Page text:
“[M]ore centralized taxation is imposed to return to the States and people, under controls, a part of what has been taken from them!”


“[T]he ‘true democrat’—as soon as his thinking becomes national rather than parochial—is drawn inexorably towards paternalism. The majority of people can always be said to need assistance of some kind and there is no question that a powerful central government can for a time do much to furnish those needs. And since majority opinion—by democratic definition—is all that counts it follows that it is proper as well as expedient to increase the power of the central government so that it can meet the real or fancied wants of the majority. The fact that such centralization must undermine the federal structure of this Republic is secondary to the fiction of the general will.”


“[R]eformers all but invariably argue that there ‘oughta be a law.’ To prevent abuse of power, superior power should be concentrated in some government agency—an argument which strangely assumes that men become more moral when they serve the unmoral instrumentality of the state…The average reformer…does not usually invoke the word with the intention of making the bureaucracy all-powerful. He merely equates the general will with his own particular opinion. But the easiest way to make the particularist viewpoint dominant is to call upon the power of government, especially centralized government, in its behalf.”


“In spirit, American political philosophy altered enormously between 1933 and 1945. The conception of government as a service agency then for the first time took firm hold on American thinking. As a necessary corollary, the principles of federalism were severely subordinated to those of a centralized Service State.”


“[S]ocial power, in the broad sense of the word, was taken from the localities and concentrated in the new network of alphabetical agencies.”


“[A] ‘general will’ must be formulated into concrete terms by somebody … There lies the tremendous danger. For the executive, though a mere finite man…is by democratic theory virtually compelled to formulate the general will as he sees best.”


“[M]any who talk eloquently in terms of ‘the people’ obviously favor nationalized social services, with local participation limited to the unquestioning payment of ‘federal’ taxes.”



“All American energies are therefore being increasingly concentrated by centralized government, at the expense of the American tradition…”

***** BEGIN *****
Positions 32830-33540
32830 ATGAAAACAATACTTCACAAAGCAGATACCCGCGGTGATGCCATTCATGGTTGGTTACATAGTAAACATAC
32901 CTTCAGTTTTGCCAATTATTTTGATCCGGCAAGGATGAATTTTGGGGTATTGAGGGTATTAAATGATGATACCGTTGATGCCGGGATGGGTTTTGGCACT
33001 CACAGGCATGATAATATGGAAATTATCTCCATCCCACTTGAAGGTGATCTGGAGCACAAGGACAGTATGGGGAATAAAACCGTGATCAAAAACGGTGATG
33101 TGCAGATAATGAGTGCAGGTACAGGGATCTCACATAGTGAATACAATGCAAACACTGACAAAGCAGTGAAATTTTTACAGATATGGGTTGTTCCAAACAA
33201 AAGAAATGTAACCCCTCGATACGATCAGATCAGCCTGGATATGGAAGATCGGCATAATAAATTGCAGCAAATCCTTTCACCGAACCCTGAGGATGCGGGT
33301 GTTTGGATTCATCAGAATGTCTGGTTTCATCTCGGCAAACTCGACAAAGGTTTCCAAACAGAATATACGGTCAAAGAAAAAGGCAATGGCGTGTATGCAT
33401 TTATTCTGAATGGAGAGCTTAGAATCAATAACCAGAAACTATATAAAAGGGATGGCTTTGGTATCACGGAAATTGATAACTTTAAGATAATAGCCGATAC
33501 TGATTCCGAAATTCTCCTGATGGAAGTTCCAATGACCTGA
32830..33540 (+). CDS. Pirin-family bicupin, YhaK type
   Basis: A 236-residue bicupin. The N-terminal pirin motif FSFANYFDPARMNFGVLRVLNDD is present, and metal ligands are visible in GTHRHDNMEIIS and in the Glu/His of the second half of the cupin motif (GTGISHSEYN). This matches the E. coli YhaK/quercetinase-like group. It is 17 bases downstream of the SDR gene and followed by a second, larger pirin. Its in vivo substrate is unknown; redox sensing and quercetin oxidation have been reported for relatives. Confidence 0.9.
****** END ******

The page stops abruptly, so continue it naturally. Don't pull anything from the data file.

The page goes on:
“It is commonly asserted that the more democratic a system of government, the more free will be those whom it governs. The assumption is baseless. If democracy is at variance with federalism, and if federalism is conducive to freedom, it would follow that, far from maintaining freedom, democracy is inimical to it.”


“[P]olitical democracy provides the ideal formula for converting a federal republic into a centralized empire.”


“[T]he concept of the general will is…fundamentally, and in practice ruthlessly, opposed to that faith in the potential of the individual on which the government of the United States is founded.”


“[T]his process of centralization…adds emphasis to the importance of our written Constitution, as a last bulwark for the liberty of the individual…”


“[T]he value of federalism, in preventing the prostitution of freedom, becomes more clear….blocking the thoughtless extension of national power…the founding fathers put restraints on government so that the governed might be free.”


One of the most appalling facts about American life is that power is increasingly being centralized in the federal government, at the expense of individual and local self-government. Federalizing everything, including plainly private and local choices, is not benefitting or unifying America, as clearly indicated by the intensity of the battles to control what is to be imposed on everyone. We need to resurrect the federalism of the Constitution again, leaving people to make their own decisions outside of those very few areas where their choices need to be in common nationwide.

If America is to re-establish federalism and the liberties it protects, Felix Morley’s Freedom and Federalism is a great place to begin. As its cover summarized, “In Morley’s eyes, a government of free men is like a strong-standing arch. The solid stones of which it is built is called freedom. Neither the building blocks of individual liberty nor the arch of freedom will stand secure without the keystone of federalism. It is federalism that holds up the arch. It is federalism that makes possible the preservation of both liberty and freedom.”